— Snow Shoes and Canoes - The Early Days of a Fur-Trader in the Hudson Bay Territory • William H. G. Kingston

... iron and coal as of the precious metals, have yielded even more abundantly than heretofore. Population has steadily increased, notwithstanding the waste that has been made in the camp, the siege, and the battle-field; and the country, rejoicing in the consciousness of augmented strength and vigor, is permitted to expect a continuance of years, with ...
— The Papers And Writings Of Abraham Lincoln, Complete - Constitutional Edition • Abraham Lincoln

... the back arched, awaited him, its eyes gleaming like two stars. But, before beginning battle, the strong hunter, seizing his brother, seated him on a rock, and, placing stones under his head, which was no more than a mass of blood, he shouted in the ears as if he was talking to a deaf man: "Look, Jean; look ...
— Maupassant Original Short Stories (180), Complete • Guy de Maupassant

... poverty or long delay. If she loves him truly, she will wait years, a whole lifetime, until he claim her. If he labour, she will strengthen him; if he suffer, she will comfort him; in the world's fierce battle, her faithfulness will be to him rest, and help, ...
— Olive - A Novel • Dinah Maria Craik, (AKA Dinah Maria Mulock)

... of battle was in Pamela's eyes. She fought against the significance of the man's ominous words. This was his first blow, then, and directed ...
— The Pawns Count • E. Phillips Oppenheim

... and skillful officer. He rose in 1864 to be major-general of volunteers and was brevetted major-general of regulars for distinguished service in command of the Sixteenth army corps, under General Thomas, at the battle of Nashville. ...
— Mormon Settlement in Arizona • James H. McClintock

... reader of the great actions recorded by the poets and historians of antiquity. More particular testimony still is offered by a writer whose work was not, indeed, undertaken till nearly fifty years after the battle of Killiecrankie, but whose pictures of those men and times have all the freshness and colour of a contemporary. The author of those memoirs of Lochiel of which Macaulay has made such brilliant use, has credited Claverhouse with a considerable knowledge of mathematics ...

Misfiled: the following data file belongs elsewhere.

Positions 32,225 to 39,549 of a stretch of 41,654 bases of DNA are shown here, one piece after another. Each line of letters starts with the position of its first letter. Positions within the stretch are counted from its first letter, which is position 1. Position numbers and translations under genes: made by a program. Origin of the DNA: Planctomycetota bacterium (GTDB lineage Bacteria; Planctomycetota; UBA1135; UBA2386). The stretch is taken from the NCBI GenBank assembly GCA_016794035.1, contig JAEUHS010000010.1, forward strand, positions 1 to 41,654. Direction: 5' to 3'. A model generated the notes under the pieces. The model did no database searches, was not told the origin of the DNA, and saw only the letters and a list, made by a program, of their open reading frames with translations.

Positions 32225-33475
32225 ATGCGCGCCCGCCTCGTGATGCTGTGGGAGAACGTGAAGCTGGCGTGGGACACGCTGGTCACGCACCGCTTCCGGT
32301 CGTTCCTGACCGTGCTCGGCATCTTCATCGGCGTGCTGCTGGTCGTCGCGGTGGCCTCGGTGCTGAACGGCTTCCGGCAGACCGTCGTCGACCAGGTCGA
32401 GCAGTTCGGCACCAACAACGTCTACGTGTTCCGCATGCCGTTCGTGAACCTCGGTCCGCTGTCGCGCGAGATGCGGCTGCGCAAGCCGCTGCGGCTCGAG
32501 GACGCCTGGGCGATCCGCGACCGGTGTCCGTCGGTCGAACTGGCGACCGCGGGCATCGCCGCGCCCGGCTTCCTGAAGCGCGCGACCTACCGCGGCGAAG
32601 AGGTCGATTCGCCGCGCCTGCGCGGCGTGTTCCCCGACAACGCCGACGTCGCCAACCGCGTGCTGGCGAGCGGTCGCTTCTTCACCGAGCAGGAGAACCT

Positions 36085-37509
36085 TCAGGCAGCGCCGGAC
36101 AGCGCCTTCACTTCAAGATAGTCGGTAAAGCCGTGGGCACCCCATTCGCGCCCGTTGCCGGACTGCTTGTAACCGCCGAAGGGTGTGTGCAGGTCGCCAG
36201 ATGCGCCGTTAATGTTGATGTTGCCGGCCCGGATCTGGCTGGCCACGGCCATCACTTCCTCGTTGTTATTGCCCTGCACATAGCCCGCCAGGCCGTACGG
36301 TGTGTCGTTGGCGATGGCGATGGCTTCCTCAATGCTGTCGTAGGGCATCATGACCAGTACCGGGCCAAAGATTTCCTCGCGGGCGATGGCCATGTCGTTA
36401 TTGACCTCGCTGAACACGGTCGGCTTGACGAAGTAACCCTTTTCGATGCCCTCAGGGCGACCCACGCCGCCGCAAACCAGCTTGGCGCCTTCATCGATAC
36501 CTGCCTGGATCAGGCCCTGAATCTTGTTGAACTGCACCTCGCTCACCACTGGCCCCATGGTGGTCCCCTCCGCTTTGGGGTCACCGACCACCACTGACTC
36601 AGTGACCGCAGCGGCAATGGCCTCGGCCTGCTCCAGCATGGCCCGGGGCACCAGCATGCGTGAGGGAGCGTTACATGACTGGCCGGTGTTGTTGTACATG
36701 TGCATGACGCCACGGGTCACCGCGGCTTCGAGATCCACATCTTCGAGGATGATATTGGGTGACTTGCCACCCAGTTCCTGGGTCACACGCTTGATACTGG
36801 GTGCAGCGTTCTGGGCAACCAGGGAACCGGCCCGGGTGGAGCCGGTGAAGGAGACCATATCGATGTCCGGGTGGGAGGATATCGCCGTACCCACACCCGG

— Claverhouse • Mowbray Morris

... grandfather," and he bowed to the two old ladies—"Merchant Jack they used to call him here, because he had made his money in the city as younger sons used to do in those days, and are beginning to do again now, but they don't go into trade as they did then; and he was born in the year of the Battle of Culloden. That ...
— The Squire's Daughter - Being the First Book in the Chronicles of the Clintons • Archibald Marshall

... convent lies through the Bethlehem Gate, opposite the convent of the "Holy Cross," a building supposed to stand on the site where the wood was felled for our Saviour's cross! Not far off, the place was pointed out to me where a battle was fought between the Israelites and the Philistines, and ...
— A Visit to the Holy Land • Ida Pfeiffer

... province of Aana, usurped the style of king, and began to collect and arm a force. Weber, by the admission of Stuebel, was in the market supplying him with weapons; so were the Americans; so, but for our salutary British law, would have been the British; for wherever there is a sound of battle, there will the traders be gathered together selling arms. A little longer, and we find Tamasese visited and addressed as king and majesty by a German commodore. Meanwhile, for the unhappy Malietoa, the road led downward. He was refused a ...
— The Works of Robert Louis Stevenson - Swanston Edition Vol. 17 (of 25) • Robert Louis Stevenson

... hard and feel out a way for herself in this confused tangle of a world around, her. She was happier, though perhaps more anxious; for now it was not mere vague dislike and discontent, but a clearer perception both of the temptations around and of the battle ...
— The Two Guardians • Charlotte Mary Yonge

... labor, perhaps hardly thinking, in their eagerness to be at their work, of the tearful eyes that were looking after them, and the aching hearts of those brethren who, no longer able to go out with them to the battle, were compelled to languish in hospitals, or linger ...